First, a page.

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Critical Reviews™ in Immunology
IF: 1.352 5-Year IF: 3.347 SJR: 1.022 SNIP: 0.55 CiteScore™: 2.19

ISSN Print: 1040-8401
ISSN Online: 2162-6472

Critical Reviews™ in Immunology

DOI: 10.1615/CritRevImmunol.v24.i6.40
16 pages

Development and Function of the Splenic Marginal Zone

Reina E. Mebius
VU Medical Center, Department of Molecular Cell Biology and Immunology, Amsterdam, The Netherlands
Martijn A. Nolte
Immunobiology Laboratory, Cancer Research UK, Lincoln's Inn Fields Laboratories, London, United Kingdom
Georg Kraal
VU Medical Center, Department of Molecular Cell Biology and Immunology, Amsterdam, The Netherlands

ABSTRACT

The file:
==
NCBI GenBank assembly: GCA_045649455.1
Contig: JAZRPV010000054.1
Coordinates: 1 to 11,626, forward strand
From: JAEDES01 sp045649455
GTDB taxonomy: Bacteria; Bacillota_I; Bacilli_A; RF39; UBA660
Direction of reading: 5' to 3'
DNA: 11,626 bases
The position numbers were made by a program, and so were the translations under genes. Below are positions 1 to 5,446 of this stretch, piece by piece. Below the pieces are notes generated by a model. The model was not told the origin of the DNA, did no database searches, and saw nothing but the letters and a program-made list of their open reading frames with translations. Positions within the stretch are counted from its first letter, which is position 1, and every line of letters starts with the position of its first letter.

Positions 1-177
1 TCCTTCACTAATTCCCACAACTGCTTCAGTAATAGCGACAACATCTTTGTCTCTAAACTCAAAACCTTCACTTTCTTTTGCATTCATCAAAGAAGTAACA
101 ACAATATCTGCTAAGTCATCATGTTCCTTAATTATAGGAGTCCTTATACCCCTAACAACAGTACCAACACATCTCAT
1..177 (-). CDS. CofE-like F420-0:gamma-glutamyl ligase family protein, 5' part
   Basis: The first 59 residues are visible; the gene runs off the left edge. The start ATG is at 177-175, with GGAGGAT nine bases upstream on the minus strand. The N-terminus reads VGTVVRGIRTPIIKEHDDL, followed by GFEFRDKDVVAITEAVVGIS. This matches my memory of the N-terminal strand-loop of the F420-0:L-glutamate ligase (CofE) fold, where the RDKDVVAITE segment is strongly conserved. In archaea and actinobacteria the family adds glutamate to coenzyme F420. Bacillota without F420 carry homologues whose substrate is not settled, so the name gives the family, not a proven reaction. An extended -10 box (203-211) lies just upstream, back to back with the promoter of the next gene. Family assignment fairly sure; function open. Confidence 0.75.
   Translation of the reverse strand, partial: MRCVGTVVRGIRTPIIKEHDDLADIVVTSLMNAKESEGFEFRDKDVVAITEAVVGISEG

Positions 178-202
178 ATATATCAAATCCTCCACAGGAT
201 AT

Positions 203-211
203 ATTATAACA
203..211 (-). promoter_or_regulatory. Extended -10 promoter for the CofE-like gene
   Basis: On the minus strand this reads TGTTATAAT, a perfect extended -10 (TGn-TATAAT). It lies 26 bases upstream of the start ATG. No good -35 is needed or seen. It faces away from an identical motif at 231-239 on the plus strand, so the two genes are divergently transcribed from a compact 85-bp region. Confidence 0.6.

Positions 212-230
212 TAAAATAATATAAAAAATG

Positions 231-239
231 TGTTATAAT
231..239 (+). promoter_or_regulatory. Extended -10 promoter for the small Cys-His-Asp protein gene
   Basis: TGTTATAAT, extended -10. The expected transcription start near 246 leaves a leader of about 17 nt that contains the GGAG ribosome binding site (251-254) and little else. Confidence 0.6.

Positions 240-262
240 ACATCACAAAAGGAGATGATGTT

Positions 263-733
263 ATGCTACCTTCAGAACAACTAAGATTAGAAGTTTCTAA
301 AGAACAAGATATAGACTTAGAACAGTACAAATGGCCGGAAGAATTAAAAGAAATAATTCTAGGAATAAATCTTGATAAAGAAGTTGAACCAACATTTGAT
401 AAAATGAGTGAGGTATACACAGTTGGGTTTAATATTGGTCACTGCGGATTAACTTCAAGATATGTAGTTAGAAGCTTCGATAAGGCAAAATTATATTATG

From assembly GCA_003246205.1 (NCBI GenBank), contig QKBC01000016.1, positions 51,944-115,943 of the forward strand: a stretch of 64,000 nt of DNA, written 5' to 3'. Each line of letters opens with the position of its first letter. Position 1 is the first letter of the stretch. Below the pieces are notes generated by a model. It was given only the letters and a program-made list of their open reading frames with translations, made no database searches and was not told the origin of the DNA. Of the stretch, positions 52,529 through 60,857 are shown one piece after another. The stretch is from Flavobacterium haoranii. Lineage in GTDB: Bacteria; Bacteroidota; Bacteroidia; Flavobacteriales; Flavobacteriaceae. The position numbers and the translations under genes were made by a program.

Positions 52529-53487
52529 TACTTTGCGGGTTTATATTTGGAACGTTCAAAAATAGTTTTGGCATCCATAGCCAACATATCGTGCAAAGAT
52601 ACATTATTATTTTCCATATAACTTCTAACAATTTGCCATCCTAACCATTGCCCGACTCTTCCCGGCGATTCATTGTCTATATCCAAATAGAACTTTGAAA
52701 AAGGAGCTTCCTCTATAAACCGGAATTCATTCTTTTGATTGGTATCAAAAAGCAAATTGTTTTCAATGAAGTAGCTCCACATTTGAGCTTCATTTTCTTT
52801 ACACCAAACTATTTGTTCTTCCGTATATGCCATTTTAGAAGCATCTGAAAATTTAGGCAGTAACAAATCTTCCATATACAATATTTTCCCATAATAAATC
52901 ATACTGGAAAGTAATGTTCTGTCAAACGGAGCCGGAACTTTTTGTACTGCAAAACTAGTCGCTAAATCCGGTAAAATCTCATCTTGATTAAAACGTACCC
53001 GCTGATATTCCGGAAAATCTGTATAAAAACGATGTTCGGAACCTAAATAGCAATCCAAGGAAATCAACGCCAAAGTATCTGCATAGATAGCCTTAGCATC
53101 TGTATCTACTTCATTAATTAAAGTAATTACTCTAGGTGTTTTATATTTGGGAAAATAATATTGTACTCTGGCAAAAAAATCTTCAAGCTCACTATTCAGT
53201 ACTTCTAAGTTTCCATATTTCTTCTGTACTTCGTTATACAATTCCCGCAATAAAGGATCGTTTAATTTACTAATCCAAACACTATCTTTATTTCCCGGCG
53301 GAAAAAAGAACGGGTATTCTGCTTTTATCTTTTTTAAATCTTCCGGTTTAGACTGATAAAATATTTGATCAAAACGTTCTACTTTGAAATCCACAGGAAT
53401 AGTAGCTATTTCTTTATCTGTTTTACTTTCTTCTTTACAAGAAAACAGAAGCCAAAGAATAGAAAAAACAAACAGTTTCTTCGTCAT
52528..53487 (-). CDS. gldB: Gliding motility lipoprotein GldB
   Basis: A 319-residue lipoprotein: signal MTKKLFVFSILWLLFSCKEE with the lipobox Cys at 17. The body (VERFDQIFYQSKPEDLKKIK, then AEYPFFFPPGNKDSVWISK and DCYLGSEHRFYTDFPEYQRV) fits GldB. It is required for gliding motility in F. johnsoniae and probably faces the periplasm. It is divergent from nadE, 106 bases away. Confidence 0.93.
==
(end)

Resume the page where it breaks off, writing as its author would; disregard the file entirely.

The marginal zone of the spleen is a crucial region where blood-borne pathogens are sequestered by macrophages with unique arrays of scavenger molecules. In addition, a special population of B cells, which is capable of rapid activation, resides in this region. Marginal zone B cells and macrophages together form an efficient interplay between innate and adaptive immunity. The developmental pathways that lead to the formation of the marginal zone are described, and the function of the marginal zone is discussed in relation to the function of the spleen as the major blood-filtering organ of the body.


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